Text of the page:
There are three types or preamplifiers; current-sensitive preamplifier, parasitic-capacitance preamplifier, and charge-sensitive preamplifier.

The sound then travels into an amplifier and plays on speakers. Without the preamplifier, the sound would be noisy and distorted.

Quality and conversion

Through the process of coding and decoding, the quality of the sound increases. The sound could transfer without these instruments, but the sound would then distort. The noise it produces sounds like static. If you dont know what that sounds like, you can hear it through any unused radio station.

If you imagine the pathway the signal travels through when converted by the DAC, it looks like a step ladder. This is what sound engineers call the architecture of the DAC. One of these is called a resistor ladder architecture. This DAC utilizes a three-bit system and consists of an R and 2R resistor.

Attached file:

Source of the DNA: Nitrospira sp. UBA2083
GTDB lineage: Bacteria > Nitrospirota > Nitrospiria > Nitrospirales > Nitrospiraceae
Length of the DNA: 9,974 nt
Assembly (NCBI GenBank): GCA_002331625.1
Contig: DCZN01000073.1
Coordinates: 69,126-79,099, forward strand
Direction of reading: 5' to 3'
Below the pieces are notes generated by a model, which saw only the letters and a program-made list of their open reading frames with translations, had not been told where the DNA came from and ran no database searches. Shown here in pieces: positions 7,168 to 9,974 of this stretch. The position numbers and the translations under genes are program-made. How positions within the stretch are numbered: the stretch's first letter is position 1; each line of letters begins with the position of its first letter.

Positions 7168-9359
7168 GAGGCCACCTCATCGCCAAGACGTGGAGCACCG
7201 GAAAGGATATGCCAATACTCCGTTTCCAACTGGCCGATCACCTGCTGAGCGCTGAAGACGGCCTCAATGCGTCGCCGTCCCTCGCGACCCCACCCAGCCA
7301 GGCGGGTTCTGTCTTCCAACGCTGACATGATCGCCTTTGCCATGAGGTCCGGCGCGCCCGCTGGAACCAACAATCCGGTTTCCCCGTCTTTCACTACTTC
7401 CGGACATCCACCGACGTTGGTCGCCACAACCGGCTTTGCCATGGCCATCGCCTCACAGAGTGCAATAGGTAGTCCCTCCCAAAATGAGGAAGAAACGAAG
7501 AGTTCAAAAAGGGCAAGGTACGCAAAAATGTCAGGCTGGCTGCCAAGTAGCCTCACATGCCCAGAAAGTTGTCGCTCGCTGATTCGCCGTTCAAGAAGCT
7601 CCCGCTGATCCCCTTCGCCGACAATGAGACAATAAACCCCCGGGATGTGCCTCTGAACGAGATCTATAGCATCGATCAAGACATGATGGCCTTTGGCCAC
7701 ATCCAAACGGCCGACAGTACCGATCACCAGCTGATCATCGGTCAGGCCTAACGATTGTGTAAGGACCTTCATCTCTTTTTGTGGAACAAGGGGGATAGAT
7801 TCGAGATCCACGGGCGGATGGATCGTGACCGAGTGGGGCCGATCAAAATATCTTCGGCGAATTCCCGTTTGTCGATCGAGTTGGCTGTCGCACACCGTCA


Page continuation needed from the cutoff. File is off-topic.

Another type of DAC architecture is called a resistor string architecture. This is the simplest topology of what is a DAC. This structure results in accurate readings and is inherently monotonic or “varies in such a way that it either never decreases or never increases.” This is as defined by the Oxford Dictionary.

Why use a DAC

Digital analog converters are necessary to convert digital data to electrical signals. They play a part in a system that stores sound data and transmits it to your speakers.

Investing in a DAC is necessary if you plan to house a sound setup of your own. Sound engineers have crafted this device out of the necessity of digital data conversion. So that people like you can pick up the craft.

The evolution of the system never ceases, and neither should you.

That’s The DAC!

That’s the DAC. With this knowledge, you should better understand what is a DAC and what it does to sound. The DAC is an integral part of any sound setup and is required for good quality in music and sound transmission. We hope that you understand these conversion processes better.

Did we answer the question, what is a DAC? Let us know in the comments below!